The SaVel exercise had the scientific objective of measuring the outflow of the Sado estuary during a complete tidal cycle. This requires having two AUVs doing a 2.5 km transect synchronously in the front of the river for 13 hours straight.
To operate the AUVs, researchers from LSTS used a mix of Wi-Fi, GSM and Iridium communications. The NRP Andromeda was docked north of the transect executed by the AUVs and within Wi-Fi range of its northeast point, where the vehicles would pop-up and stay at the surface for some minutes. This allowed retrieving all the data collected every two hours. In between the pop-ups, the vehicles were operated using satellite communications and transferred some of the collected data over satellite every 20 minutes (by going at the surface).
To prevent collisions, the AUVs were running a planner onboard that made them strictly follow a plan schedule. This helps predicting the real-time position of the AUVs while completely disconnected. The Ripples software, used to monitor the AUVs is also capable of detecting potential collisions with surface traffic ahead of time, which was key to execute the entire operation safely.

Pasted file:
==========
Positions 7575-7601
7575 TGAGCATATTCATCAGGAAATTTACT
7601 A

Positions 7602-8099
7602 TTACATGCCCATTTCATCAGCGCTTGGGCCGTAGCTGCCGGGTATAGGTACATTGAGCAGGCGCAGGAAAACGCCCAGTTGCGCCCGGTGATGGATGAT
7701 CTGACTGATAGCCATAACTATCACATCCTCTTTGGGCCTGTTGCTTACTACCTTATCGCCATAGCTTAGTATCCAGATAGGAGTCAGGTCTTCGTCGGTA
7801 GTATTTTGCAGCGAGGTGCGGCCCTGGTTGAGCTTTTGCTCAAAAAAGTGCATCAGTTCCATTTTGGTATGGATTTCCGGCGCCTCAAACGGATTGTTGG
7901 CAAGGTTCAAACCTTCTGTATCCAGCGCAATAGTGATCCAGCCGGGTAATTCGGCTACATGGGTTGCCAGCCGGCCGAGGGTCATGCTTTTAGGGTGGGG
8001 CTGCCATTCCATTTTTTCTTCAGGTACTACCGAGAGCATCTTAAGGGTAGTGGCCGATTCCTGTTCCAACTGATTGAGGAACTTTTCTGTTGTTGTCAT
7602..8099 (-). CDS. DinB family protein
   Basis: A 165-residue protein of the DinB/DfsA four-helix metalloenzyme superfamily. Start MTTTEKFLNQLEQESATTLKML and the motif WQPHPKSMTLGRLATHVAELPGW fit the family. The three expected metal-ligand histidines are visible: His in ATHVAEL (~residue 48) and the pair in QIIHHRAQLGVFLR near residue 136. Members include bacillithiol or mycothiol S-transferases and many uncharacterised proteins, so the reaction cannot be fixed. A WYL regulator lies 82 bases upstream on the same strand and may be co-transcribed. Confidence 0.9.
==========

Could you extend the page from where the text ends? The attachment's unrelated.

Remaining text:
Onboard the NRP Andromeda there was a mixed team of engineers and scientists (namely Sara Cardigos and Renato Mendes from Aveiro University) that helped during the deployment and validating and interpreting the acquired data.
The data was collected but SaVel is still ongoing, as the scientists will now process and integrate the data into existing oceanographic models. Results from previous editions of the same objective have already been published in different conferences such as the 2018 IEEE/OES AUV 2018 and the MTS/IEEE OCEANS 2018.
by José Pinto